There was a glorious time in American history when the schoolyard scrap was a common occurrence, with the parties involved punished by a few hours in detention or perhaps a day or two in ISS. Those days are over with.

Now, if you get into a playground rumble, the cops are called, and the participants are dragged away in cuffs. Sigh. Another time-honored American tradition goes away thanks to the Nanny State.

But thanks to YouTube, the spirit of the school yard scrap lives on. And, if Cindy Hsu of CBS 2 in New York is to be believed, a new era of girl-on-girl stare downs, shoves, and hair pulling has dawned thanks to the video site. Watch out, moms and dads, your daughter could be YouTube’s next victim.

The fight popped up on YouTube more than a week ago. Days later, in Lowell, Mass., local authorities discovered similar videos online and said local educators report about 80 percent of school fights are now girl against girl.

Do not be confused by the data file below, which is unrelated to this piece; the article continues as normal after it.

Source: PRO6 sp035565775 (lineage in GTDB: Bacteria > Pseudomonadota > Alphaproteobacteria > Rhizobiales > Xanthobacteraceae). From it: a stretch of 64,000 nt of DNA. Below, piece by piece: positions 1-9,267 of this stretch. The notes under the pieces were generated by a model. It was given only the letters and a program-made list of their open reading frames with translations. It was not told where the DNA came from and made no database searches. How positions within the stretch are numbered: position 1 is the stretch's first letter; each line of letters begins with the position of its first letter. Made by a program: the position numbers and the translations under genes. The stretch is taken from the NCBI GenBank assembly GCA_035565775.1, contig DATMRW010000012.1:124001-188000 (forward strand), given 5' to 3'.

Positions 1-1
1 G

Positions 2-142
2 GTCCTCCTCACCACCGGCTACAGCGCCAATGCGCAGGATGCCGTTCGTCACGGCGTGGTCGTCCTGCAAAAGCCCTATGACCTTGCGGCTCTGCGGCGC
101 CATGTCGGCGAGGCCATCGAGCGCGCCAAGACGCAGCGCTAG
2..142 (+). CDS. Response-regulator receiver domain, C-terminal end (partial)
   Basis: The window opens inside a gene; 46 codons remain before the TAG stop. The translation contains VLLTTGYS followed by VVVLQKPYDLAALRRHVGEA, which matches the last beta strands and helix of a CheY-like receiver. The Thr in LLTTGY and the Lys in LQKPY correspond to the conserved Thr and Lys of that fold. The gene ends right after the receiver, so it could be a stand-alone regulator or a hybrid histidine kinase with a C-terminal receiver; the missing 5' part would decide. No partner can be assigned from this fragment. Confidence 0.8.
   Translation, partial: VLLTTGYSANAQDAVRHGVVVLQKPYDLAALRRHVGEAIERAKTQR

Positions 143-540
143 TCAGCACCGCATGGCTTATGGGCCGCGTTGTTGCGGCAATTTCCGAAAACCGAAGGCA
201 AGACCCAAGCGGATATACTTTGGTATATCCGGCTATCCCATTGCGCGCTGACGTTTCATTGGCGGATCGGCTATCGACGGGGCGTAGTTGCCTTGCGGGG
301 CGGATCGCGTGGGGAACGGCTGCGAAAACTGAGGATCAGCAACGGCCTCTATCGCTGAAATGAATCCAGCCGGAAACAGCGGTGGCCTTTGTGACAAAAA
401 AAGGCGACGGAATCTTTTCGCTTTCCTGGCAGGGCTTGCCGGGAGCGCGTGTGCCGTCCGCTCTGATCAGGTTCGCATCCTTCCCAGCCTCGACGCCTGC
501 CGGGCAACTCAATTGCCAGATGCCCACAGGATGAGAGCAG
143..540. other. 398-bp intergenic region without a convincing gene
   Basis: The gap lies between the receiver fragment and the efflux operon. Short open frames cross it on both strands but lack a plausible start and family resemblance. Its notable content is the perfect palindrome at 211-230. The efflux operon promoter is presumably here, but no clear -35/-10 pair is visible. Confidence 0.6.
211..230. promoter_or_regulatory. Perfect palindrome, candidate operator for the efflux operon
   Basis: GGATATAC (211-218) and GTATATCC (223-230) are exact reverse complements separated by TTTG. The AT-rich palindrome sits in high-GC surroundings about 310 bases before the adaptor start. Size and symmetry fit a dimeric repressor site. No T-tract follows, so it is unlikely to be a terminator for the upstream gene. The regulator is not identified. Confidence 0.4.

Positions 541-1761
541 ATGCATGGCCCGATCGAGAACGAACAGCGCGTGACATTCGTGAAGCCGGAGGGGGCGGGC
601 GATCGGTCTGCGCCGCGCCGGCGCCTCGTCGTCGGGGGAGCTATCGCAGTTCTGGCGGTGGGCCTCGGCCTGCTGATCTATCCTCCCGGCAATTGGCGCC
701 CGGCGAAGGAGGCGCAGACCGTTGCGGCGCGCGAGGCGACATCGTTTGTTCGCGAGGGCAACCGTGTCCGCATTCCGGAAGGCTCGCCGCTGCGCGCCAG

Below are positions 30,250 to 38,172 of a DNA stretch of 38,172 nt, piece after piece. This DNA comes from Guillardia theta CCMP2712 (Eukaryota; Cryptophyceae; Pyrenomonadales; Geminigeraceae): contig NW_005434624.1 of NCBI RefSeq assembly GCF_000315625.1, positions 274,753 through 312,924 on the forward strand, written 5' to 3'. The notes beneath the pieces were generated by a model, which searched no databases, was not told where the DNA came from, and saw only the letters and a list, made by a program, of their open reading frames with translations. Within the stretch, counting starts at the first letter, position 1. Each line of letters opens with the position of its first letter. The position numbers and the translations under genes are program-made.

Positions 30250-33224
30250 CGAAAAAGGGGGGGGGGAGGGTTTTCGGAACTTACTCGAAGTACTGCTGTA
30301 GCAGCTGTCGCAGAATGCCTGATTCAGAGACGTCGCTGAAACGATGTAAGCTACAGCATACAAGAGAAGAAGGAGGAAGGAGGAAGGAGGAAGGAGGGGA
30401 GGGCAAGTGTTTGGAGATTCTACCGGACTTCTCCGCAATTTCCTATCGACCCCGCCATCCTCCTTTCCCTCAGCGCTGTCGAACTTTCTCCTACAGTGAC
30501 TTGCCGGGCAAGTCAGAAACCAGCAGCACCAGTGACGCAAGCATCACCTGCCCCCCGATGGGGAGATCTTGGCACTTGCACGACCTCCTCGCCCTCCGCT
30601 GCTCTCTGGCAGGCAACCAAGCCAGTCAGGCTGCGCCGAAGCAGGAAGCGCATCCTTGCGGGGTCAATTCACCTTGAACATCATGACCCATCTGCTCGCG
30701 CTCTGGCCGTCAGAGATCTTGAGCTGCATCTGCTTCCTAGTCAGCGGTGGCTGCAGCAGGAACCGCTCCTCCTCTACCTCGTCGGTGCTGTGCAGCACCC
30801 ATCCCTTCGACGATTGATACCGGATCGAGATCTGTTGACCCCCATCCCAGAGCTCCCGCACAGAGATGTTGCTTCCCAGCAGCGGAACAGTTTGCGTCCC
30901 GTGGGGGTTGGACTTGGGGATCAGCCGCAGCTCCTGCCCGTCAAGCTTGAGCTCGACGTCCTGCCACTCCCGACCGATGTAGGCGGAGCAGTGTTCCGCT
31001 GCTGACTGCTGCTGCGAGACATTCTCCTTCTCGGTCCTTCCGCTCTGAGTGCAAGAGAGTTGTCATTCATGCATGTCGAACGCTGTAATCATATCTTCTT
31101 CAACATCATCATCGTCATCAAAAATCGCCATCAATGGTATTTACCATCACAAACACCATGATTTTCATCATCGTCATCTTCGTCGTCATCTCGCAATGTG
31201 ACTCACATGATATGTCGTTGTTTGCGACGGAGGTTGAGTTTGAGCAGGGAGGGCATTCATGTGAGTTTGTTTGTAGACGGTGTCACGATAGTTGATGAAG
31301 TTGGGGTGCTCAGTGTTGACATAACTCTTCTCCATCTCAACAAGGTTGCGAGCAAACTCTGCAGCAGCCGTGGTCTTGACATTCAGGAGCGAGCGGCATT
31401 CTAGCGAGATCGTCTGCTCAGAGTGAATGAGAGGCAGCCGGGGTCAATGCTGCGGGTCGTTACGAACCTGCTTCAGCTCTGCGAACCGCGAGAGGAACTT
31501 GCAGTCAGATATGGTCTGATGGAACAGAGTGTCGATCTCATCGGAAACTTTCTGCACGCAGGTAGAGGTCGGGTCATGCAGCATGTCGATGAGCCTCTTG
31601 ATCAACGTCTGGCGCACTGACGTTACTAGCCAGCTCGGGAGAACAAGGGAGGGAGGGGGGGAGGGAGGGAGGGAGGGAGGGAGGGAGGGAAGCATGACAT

Some experts believe the trend is partly fueled by the Internet.

CBS 2 HD met with members of the cyber safety group ‘Teenangels’ at The Ursuline School in New Rochelle.

“People want attention from it. They want to be on the Internet. They want to be famous and they’re willing to go to any cost to do that,” said Teenangel Angelina.

We plugged in “girl fight” on YouTube and 267,000 videos popped up. Under them you’ll find pages of comments from viewers all over the world.

Two-hundred, sixty-seven thousand videos? Wow. What a nice round number. Hmm.

I wonder if Ms. Hsu actually took the time to make sure that all 267,000 of those videos really were honest to god girl fights and not, say, staged hot girl on girl action or let’s say a music video or a clip from an Italian reality show or an Afterschool Special-style short film or a clip from UFC or self-help instructional videos or a feature on female boxers or, even, a report on the growing number of girl fight videos on YouTube.

I’m guessing she didn’t.